Lord Sugar attacks 'claim culture' and says he has 'no intention' of paying Apprentice winner Stella English
Lord Sugar said he had spoken about a "new wave of claim culture" in the House of Lords
Lord Sugar has attacked "claim culture" and said he has "no intention" of paying Apprentice winner Stella English any money "unless instructed to do so by the law".
Lord Sugar, who is being sued for constructive dismissal by former employee and Apprentice winner Stella English, said in a statement to the tribunal: "I believe this claim is simply an attempt to extract money from me... something I will not do," he said.
"I have principles which I have spoken about on abuse of law."
He continued saying he had spoken about a "new wave of claim culture" in the House of Lords.
In his witness statement he said he found Stella English, 34 an "untrusting and suspicious person" who was full of "conspiracy theories".
Ms English, from Kent, is claiming constructive dismissal from the job at the tycoon's IT company Viglen in 2010.
Ms English told the tribunal she felt like "an overpaid lackey" in the £100,000 job.
She also said she felt pressurised into taking up a new position at Lord Sugar's internet set-top box company You View.
She told hearing in east London that Lord Sugar then advised her, in an unscheduled meeting on September 28, 2011, that he would not be renewing her contract and that he told her he did not "give a s***".
In his statement Lord Sugar said: "I seriously believe the claimant is deluded that I'm frightened about newspaper articles and that I would not appear at a tribunal as a witness."
He said Ms English was under the impression he would pay her off to avoid having to attend the hearing.
But he told the tribunal: "I have no intention to pay her any money unless told to do so by the law."
He said that within days of Ms English suddenly leaving her job in October 2011, interviews with her appeared in newspapers.
"She was desperate for money," Lord Sugar told the hearing.
That May, after stepping down from Viglen, she told Lord Sugar she planned to write a book and make public appearances, the tribunal heard.
"She was missing the attention that she has previously enjoyed as The Apprentice winner," added Lord Sugar.
In an exchange with Philippa Jackson, representing Ms English at the tribunal, Lord Sugar accused his former employee of lying about her version of events in a bid to generate publicity.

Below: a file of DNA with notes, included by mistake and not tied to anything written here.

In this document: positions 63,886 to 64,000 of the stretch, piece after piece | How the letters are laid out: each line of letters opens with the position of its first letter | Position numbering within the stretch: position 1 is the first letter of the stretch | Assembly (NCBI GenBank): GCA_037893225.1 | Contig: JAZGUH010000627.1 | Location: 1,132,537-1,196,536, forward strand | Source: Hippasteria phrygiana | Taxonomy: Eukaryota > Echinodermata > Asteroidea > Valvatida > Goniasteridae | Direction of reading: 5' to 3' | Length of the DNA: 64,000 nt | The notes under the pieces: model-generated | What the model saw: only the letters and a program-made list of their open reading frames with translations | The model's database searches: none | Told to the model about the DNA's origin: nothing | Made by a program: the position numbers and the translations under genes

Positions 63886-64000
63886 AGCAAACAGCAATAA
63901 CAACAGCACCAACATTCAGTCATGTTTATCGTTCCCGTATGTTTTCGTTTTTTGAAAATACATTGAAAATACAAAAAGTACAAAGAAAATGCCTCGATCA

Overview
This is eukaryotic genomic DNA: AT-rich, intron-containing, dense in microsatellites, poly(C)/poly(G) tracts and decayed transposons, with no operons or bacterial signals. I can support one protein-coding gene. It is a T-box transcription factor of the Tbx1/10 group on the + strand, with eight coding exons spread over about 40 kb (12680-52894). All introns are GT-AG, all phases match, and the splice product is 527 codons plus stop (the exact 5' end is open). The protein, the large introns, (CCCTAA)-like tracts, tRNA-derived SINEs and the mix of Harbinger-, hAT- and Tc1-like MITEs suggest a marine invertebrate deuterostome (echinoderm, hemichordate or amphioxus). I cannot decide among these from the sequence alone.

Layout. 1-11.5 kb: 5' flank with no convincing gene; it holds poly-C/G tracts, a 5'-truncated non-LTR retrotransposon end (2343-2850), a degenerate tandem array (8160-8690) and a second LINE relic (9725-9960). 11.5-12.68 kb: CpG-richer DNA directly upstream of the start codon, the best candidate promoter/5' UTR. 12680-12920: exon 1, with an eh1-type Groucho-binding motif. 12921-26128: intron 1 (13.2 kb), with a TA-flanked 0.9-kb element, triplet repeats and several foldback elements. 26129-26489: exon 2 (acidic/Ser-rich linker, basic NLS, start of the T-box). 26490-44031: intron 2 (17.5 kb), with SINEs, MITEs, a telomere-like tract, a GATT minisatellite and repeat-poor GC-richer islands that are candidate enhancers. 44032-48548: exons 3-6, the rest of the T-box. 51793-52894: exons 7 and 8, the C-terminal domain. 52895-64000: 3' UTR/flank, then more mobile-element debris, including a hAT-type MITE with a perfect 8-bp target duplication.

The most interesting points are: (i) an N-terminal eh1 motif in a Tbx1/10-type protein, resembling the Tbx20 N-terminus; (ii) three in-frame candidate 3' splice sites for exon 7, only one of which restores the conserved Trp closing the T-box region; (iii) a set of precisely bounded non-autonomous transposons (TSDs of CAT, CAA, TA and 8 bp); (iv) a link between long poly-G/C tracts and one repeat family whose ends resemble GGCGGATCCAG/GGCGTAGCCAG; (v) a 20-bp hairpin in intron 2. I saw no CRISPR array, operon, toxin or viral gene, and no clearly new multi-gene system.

"I'm angry because of this, because it's a total lie," he said, when Ms Jackson suggested he appeared angry.
"When I came into the process of this tribunal, I was going to try to be generous to your client, but I've sat here and listened to her over the past two days and there is no other way to describe what she has said than as blunt lies."
Lord Sugar accused Ms English of "writing headlines" for the newspapers by what she has alleged to the tribunal.
He said the September 2011 meeting was amicable and that he had held similar conversations with previous winners of The Apprentice to discuss their future plans.
There was no full-time job available at You View and she had already made it clear she did not want to work at Viglen, Lord Sugar added.
He told the hearing yesterday that Ms English had "odd conspiracy theories" and that she resigned for good because she felt "her time in the limelight was beginning to fade".
Ms Jackson said the employment relationship her client had after winning the reality TV show was "a sham" and "a PR construct".
Ms English alleges Lord Sugar did not treat her life and future seriously.
She claims that in her first day of working for Lord Sugar, she was told by Viglen chief executive Bordan Tkachuk: "There is no job."
The hearing, listed to last for seven days, continues.
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